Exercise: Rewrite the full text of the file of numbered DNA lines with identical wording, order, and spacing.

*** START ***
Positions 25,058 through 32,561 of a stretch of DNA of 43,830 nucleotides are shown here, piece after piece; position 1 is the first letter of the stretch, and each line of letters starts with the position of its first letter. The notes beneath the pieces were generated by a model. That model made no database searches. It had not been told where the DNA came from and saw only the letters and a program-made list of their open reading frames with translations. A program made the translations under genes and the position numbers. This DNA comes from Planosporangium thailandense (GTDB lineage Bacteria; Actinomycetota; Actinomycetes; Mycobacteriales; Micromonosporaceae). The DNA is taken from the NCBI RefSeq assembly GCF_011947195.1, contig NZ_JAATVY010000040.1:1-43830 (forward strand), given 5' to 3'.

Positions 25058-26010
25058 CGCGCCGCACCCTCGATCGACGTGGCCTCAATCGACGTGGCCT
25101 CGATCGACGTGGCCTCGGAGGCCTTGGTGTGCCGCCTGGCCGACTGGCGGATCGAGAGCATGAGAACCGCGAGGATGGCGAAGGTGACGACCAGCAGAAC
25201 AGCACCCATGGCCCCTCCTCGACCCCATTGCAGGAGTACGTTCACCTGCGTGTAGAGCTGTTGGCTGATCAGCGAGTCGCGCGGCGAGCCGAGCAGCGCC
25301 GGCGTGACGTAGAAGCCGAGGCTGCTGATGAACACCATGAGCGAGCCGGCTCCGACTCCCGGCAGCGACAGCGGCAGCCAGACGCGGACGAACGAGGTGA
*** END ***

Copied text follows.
Positions 25,058 through 32,561 of a stretch of DNA of 43,830 nucleotides are shown here, piece after piece; position 1 is the first letter of the stretch, and each line of letters starts with the position of its first letter. The notes beneath the pieces were generated by a model. That model made no database searches. It had not been told where the DNA came from and saw only the letters and a program-made list of their open reading frames with translations. A program made the translations under genes and the position numbers. This DNA comes from Planosporangium thailandense (GTDB lineage Bacteria; Actinomycetota; Actinomycetes; Mycobacteriales; Micromonosporaceae). The DNA is taken from the NCBI RefSeq assembly GCF_011947195.1, contig NZ_JAATVY010000040.1:1-43830 (forward strand), given 5' to 3'.

Positions 25058-26010
25058 CGCGCCGCACCCTCGATCGACGTGGCCTCAATCGACGTGGCCT
25101 CGATCGACGTGGCCTCGGAGGCCTTGGTGTGCCGCCTGGCCGACTGGCGGATCGAGAGCATGAGAACCGCGAGGATGGCGAAGGTGACGACCAGCAGAAC
25201 AGCACCCATGGCCCCTCCTCGACCCCATTGCAGGAGTACGTTCACCTGCGTGTAGAGCTGTTGGCTGATCAGCGAGTCGCGCGGCGAGCCGAGCAGCGCC
25301 GGCGTGACGTAGAAGCCGAGGCTGCTGATGAACACCATGAGCGAGCCGGCTCCGACTCCCGGCAGCGACAGCGGCAGCCAGACGCGGACGAACGAGGTGA